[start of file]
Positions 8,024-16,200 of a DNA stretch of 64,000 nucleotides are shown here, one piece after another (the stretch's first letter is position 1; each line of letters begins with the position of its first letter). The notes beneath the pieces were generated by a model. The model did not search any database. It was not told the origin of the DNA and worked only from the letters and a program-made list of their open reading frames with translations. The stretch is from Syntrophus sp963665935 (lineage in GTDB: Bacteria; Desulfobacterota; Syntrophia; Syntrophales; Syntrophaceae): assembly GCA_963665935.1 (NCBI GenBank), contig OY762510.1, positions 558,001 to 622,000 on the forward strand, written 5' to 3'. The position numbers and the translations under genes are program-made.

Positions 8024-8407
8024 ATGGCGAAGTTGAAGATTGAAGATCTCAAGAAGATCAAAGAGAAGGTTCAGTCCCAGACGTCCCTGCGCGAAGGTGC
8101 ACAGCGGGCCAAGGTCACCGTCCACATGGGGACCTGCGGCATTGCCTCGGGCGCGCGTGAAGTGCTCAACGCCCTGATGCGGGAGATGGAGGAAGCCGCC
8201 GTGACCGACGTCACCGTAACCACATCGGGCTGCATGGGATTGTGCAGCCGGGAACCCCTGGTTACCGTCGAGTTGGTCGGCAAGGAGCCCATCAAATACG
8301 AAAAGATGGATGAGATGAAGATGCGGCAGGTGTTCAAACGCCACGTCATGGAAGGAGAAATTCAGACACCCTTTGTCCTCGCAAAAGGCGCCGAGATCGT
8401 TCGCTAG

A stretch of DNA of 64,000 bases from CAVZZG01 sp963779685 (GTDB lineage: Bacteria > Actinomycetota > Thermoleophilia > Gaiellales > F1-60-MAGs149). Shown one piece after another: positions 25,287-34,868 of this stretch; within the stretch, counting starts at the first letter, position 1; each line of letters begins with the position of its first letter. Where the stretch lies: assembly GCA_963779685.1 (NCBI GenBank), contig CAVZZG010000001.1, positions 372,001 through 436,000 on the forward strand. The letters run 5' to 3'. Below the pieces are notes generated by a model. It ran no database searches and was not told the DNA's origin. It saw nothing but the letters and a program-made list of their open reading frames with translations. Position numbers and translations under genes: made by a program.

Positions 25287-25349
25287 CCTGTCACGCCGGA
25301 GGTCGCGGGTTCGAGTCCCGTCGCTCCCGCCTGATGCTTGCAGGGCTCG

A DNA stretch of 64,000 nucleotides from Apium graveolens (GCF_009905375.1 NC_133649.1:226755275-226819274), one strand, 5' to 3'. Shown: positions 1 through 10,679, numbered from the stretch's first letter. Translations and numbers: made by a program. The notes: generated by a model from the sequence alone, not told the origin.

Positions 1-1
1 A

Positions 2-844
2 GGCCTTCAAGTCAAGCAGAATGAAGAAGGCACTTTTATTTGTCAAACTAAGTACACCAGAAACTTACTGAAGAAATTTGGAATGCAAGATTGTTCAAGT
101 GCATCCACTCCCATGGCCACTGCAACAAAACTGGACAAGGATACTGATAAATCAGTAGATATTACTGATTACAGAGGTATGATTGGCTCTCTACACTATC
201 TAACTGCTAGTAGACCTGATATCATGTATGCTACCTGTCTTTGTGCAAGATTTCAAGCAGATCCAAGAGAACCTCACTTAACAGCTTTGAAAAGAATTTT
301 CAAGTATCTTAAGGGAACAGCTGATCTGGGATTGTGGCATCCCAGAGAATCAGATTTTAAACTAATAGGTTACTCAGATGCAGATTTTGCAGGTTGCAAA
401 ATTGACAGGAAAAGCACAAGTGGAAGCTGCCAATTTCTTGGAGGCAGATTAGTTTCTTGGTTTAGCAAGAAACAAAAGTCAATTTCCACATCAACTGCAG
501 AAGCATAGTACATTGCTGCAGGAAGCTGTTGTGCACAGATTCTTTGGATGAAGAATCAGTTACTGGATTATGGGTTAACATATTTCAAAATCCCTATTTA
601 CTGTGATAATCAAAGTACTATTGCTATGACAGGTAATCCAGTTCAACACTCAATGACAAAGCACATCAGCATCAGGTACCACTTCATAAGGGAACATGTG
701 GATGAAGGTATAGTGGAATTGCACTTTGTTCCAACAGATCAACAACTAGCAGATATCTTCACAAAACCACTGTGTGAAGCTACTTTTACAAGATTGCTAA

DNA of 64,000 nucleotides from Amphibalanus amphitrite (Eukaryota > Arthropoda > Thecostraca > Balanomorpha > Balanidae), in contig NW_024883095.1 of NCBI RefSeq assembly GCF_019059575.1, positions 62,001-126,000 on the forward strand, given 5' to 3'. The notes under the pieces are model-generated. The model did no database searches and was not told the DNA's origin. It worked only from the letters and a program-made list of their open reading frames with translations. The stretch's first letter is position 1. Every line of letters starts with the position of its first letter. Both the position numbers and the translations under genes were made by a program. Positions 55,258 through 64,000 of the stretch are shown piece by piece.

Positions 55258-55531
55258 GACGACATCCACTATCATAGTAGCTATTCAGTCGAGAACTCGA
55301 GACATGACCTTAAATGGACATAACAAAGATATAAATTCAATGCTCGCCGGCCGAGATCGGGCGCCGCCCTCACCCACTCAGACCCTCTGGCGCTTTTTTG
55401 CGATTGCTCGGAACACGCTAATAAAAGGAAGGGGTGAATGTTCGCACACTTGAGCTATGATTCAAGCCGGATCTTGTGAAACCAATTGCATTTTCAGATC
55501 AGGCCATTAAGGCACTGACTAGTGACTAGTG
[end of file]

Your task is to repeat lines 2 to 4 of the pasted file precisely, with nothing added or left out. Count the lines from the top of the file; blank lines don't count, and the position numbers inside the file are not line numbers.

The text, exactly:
Positions 8024-8407
8024 ATGGCGAAGTTGAAGATTGAAGATCTCAAGAAGATCAAAGAGAAGGTTCAGTCCCAGACGTCCCTGCGCGAAGGTGC
8101 ACAGCGGGCCAAGGTCACCGTCCACATGGGGACCTGCGGCATTGCCTCGGGCGCGCGTGAAGTGCTCAACGCCCTGATGCGGGAGATGGAGGAAGCCGCC